El Paso County covers 2,130 square miles in east central Colorado, situated between the southern end of the Front Range and the Great Plains. Pikes Peak, the state’s most famous mountain, lies within its borders, and the county seat, Colorado Springs, is the second-largest city in Colorado. El Paso’s population of 663,519 makes it the second-most populous county in the state. Nearly two-thirds of its residents live in Colorado Springs; surrounding communities include Fountain (population 25,846), Cimarron Hills (16,161) Black Forest (13,116), Gleneagle (6,611), Monument (5,530), and Manitou Springs (4,992). The small communities of Falcon, Peyton, Calhan, Ellicott, and Yoder dot the Great Plains in the eastern part of the county. El Paso County is bordered by Douglas and Elbert Counties to the north, Lincoln County to the east, Pueblo County to the south, and Fremont and Teller Counties to the west.
The county was created in 1861 as one of the original seventeen counties of the Colorado Territory. The name El Paso comes from Spanish and refers to Ute Pass, which crests in neighboring Teller County at the town of Divide. Some of Colorado’s most popular tourist attractions lie along the stretch of US Highway 24 that connects Ute Pass and Colorado Springs, including the town of Manitou Springs, the Cave of the Winds, and the Manitou Cog Railway. Shadowed by Highway 24, Fountain Creek runs out of Ute Pass until its confluence with Monument Creek in Colorado Springs. There, Highway 24 meets Interstate 25, the major north-south thoroughfare in El Paso County. Other prominent attractions in the county include the US Air Force Academy, Fort Carson, Garden of the Gods, the Pikes Peak Highway, the Broadmoor Hotel, and the Cheyenne Mountain Zoo.
The Pikes Peak area has a long history of human habitation that began almost 12,000 years ago. Stone tools dating to the Paleo-Indian and Archaic periods have been found on the mountain’s western slope. On the eastern slope, evidence of human occupation dating to 5,000 years ago has been found near Fort Carson, and some etchings in the rocks at Garden of the Gods date back at least 1,000 years. Paleo-Indians and Archaic peoples mined the colored clay deposits near present-day Calhan to make pottery and bricks.
Ute Indians occupied the Pikes Peak region by about AD 1500. The Pikes Peak area was home to a band of Utes who knew the mountain as “Sun Mountain” and called themselves Tabeguache, “the people of Sun Mountain.” Like other Utes, the Tabeguache lived a nomadic life. They followed deer, elk, and other game into higher elevations such as South Park during the summer, and then backtracked down through Ute Pass to their winter camp near the site of present-day Colorado Springs. Utes were also proficient gatherers, taking a variety of roots, nuts, and berries from the landscape. By the middle of the seventeenth century the Utes had obtained horses from the Spanish, and some Tabeguache began hunting buffalo on the plains.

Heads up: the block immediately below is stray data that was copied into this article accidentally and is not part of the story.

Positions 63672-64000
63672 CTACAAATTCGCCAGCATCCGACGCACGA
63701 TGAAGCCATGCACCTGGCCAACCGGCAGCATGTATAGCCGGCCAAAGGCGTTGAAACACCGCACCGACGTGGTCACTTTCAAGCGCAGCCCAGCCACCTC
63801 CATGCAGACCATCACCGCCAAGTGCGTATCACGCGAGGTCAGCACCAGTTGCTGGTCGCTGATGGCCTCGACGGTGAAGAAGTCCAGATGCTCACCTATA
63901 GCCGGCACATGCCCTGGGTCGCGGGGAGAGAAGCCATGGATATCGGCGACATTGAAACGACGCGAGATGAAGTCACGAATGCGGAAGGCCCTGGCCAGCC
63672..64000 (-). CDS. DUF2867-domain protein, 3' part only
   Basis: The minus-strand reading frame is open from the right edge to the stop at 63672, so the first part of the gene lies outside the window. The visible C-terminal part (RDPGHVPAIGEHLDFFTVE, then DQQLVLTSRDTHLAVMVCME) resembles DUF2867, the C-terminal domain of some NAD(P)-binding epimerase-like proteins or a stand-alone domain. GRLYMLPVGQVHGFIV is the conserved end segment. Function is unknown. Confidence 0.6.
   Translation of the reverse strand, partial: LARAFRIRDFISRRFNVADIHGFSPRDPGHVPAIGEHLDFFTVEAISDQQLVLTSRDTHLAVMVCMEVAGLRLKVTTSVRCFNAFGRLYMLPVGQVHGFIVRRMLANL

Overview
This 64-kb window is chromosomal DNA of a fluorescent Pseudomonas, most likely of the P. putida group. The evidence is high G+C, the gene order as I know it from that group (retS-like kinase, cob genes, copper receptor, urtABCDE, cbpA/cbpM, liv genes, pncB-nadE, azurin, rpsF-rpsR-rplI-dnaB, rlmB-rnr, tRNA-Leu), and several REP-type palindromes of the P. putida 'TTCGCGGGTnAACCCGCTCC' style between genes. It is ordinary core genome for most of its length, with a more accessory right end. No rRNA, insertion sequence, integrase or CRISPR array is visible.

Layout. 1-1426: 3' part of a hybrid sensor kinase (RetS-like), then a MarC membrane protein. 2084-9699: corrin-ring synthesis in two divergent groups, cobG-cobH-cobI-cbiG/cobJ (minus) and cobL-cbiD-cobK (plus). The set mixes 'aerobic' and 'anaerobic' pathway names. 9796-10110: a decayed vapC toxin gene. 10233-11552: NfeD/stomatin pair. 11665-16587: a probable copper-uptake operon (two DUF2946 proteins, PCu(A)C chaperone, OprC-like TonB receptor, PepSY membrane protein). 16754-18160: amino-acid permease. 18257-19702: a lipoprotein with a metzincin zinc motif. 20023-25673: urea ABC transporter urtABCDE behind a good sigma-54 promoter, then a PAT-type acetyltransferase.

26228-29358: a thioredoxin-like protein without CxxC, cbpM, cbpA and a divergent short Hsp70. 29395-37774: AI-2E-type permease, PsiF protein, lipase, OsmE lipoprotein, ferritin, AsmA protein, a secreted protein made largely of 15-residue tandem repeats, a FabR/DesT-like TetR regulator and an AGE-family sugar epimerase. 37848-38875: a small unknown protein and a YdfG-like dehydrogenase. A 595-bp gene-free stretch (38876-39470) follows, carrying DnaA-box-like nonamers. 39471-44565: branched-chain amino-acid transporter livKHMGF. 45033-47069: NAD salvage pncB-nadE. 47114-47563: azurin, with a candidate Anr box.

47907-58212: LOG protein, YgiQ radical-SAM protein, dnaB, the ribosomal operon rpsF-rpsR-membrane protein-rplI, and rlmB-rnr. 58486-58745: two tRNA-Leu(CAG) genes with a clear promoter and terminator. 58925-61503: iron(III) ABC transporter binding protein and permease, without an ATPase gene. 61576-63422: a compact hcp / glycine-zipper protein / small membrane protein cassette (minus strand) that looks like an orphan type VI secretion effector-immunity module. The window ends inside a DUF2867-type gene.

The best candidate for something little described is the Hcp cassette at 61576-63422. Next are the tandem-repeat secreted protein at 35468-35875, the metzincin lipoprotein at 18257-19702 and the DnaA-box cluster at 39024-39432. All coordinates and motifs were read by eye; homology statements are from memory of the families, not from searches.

During the eighteenth century the Utes’ involvement in the horse trade brought them into the chaotic regional power struggle between the Spanish and other Native American groups, including the Comanche and Jicarilla Apache. The Utes generally aligned themselves with the Spanish against the Comanche, who often raided Ute camps for horses.
But the Utes’ fiercest rivals were the Algonquian-speaking Arapaho, another nomadic people who arrived in the Pikes Peak region around the beginning of the nineteenth century. Although they predominantly lived on the plains, the Arapaho opportunistically exploited the game-rich mountain country, contesting the Utes’ control of South Park and their other traditional hunting grounds. Other groups of Plains Indians—including the Cheyenne, Kiowa, and Sioux—also frequented the eastern El Paso County area in the nineteenth century.
The El Paso County area came under the jurisdiction of the United States as part of the Louisiana Purchase in 1803. In 1806 an expedition led by Lieutenant Zebulon Pike explored the southwestern part of the vast new territory. At a spot along the Arkansas River on November 15, Pike spotted the mountain that would bear his name, which he called “Grand Peak.” To get a better view of the surrounding terrain and watercourses, Pike and several of his men attempted to climb the 14,000-foot mountain on November 26. But they severely underestimated its size and did not bring enough provisions to finish the ascent. Fooled and bested by the broad, towering peak, Pike and his men trekked back to their base camp near the site of present-day Pueblo, carrying on with their expedition.
In the decades after Pike’s expedition, the Rocky Mountains became a haven for beaver trappers, and the Pikes Peak area was no exception. For instance, in the spring of 1847 the trapper George Frederick Ruxton plied Fountain Creek and sampled water from the nearby mineral springs, which he learned were sacred to the Arapaho. Mountain man Kit Carson also trapped in the area.
The discovery of gold near present-day Denver in 1858 and subsequent strikes in the mountains to the west set off the Colorado Gold Rush of 1858–59. Anglo-American emigrants arrived by the thousands, using the prominent silhouette of Pikes Peak to guide them to the Rockies. The town of Colorado City, today known as "Old Colorado City," was established at the present site of Colorado Springs on August 13, 1859. Ute Pass, the well-worn route known to many by its Spanish name, “El Paso,” linked the settlement to the gold camps in South Park and the Blue River valley.
The gold rush prompted the US government to organize the Colorado Territory in 1861. The area on the eastern side of “El Paso” became one of the territory’s first seventeen counties, with Colorado City as county seat.